RPPR Panel: Villains at Comicpalooza 2015

sam_be6s8eThis is another panel I recorded at Comicpalooza this year, featuring Dave Martin from the Wrecking Crew, Ross Watson, and Lenny Balsera from Evil Hat. They talk about designing memorable and effective villains for your game. Enjoy!

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  7 comments for “RPPR Panel: Villains at Comicpalooza 2015

  1. June 17, 2015 at 12:03 pm

    Thanks, Ross!

  2. Ethan C.
    June 17, 2015 at 2:37 pm

    There’s some good ideas here, for sure. One thing they didn’t touch on, though, that I think is very important, is the difference between a villain and a monster. A villain is a person, who has some sort of plan that puts them at odds with the protagonists. Generally speaking, it is an active, decision-making person.

    A monster, on the other hand, is less of a person than a thing. It doesn’t have plans, it just has actions. It’s more like an animal than a person. For example, the xenomorph from Alien is a monster, not a villain.

    In short, a villain is dangerous because of his goal and what he does in order to accomplish it. A monster is dangerous because of what it is, and what it does to express its being.

    Because of this big difference, one of the fundamental decisions to make when you’re constructing a story or RPG scenario is deciding whether you want the players’ enemy to be a monster or a villain. Different story types will call for different answers to that question.

  3. Ben Wenham
    June 18, 2015 at 1:08 am

    The Xenomorphs arn’t Villains, they are monsters.

  4. June 18, 2015 at 6:44 pm

    Fun panel, but I agree that the panelists needed to make a distinction between “villains” and “beasts/monsters/nature/etc..”

    But I am glad they spoke at least a little about the difference between antagonist and villain. My main criteria for villains is that they have convictions that cannot be broken, and they will die/do whatever necessary to uphold those convictions. For this reason, they are often kinda boring, so I typically only use a true villain in a one-shot or “light” or comedic game. For longer campaigns, the villains might start as villains, but they almost always slide into the role of antagonist, and allow their agenda to change based on player actions .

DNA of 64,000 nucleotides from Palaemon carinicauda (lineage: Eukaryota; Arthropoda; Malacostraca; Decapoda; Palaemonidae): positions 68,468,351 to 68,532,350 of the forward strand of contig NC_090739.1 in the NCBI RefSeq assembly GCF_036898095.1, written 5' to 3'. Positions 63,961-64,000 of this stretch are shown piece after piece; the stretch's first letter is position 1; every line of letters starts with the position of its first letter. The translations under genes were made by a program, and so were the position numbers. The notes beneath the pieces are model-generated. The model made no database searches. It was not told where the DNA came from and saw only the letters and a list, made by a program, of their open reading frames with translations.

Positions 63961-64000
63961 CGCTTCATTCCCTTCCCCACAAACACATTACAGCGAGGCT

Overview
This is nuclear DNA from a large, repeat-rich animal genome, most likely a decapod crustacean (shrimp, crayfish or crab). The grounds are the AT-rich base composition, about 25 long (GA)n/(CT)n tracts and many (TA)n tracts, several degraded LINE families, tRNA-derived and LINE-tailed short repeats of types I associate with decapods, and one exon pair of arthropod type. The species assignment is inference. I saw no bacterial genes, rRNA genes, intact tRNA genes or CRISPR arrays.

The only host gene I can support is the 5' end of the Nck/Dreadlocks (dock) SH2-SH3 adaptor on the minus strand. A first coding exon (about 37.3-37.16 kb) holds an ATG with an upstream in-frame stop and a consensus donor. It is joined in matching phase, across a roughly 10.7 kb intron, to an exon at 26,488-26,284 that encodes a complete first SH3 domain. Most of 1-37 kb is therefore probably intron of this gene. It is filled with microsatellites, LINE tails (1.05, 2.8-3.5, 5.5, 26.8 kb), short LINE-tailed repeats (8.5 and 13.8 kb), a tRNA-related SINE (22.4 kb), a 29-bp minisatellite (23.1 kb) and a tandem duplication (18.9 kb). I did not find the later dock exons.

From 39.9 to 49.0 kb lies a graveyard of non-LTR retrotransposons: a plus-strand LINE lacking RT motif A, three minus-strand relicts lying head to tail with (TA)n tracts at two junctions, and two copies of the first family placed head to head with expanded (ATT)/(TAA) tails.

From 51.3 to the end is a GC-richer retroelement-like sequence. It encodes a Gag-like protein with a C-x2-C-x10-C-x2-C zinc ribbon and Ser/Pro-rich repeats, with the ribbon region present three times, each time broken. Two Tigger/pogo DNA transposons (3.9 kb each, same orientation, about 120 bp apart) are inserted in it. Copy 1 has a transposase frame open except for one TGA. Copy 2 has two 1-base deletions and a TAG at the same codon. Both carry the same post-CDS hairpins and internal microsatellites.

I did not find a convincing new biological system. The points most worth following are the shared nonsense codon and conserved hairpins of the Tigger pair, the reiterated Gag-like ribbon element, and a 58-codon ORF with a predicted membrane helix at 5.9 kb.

For example, Mr. Freeze might start out wanting to do whatever he can to unfreeze his wife, but as Batman and Robin keep dicking him around, his agenda changes to eliminate them as a threat, and he teams with Poision Ivy because she has similar goals. Would he still want to unfreeze his wife if becomes attracted to Posion Ivy and at least forms a platonic bond with her? Have his new feelings compromised his original convictions? And do Batman and Robin really want to take him out if he holds potential clues to stopping Poison Ivy’s crazy pollen she plans to wipe out the city with? Does Mr. Freeze want the ENTIRE city to suffer, or just those who have wronged him? And so on and so forth until Robin dies again and Batman becomes the motherfucking batman

  5. Doug
    June 19, 2015 at 5:52 pm

    “Secret twin brother of David Bowie” highlight of the entire show.

  6. darren t.
    June 27, 2015 at 8:17 pm

    Great panel & agreed about finding ways of sending messages from the main villain to the players (though messages or lackeys) to keep that menace in mind but you can’t get him/her/it. Also love the idea of putting in more reasoning behind the villain for the players when they kill him/her/it not only why they were a jerk to the players but how the villain made the choices that the players wouldn’t to keep XX from happening. And now with the villain dead, the players just opened Pandora’s box with a single strike.

    Always strive to give the villain motives, write down tips on how they might react to things & put together a backup plan so when the villain dies, someone in the group or a rival group will take over to fill that void in power.

    Yeah the villain is a jerk but to his/her/it’s perspective, they are the hero of their own story with the players being the antagonists.

  7. crawlkill
    July 3, 2015 at 2:36 am

    SAM HAIGHT. I still think you should make Caleb read about him for After Hours. vampire manther’s got nothin on Sammy.

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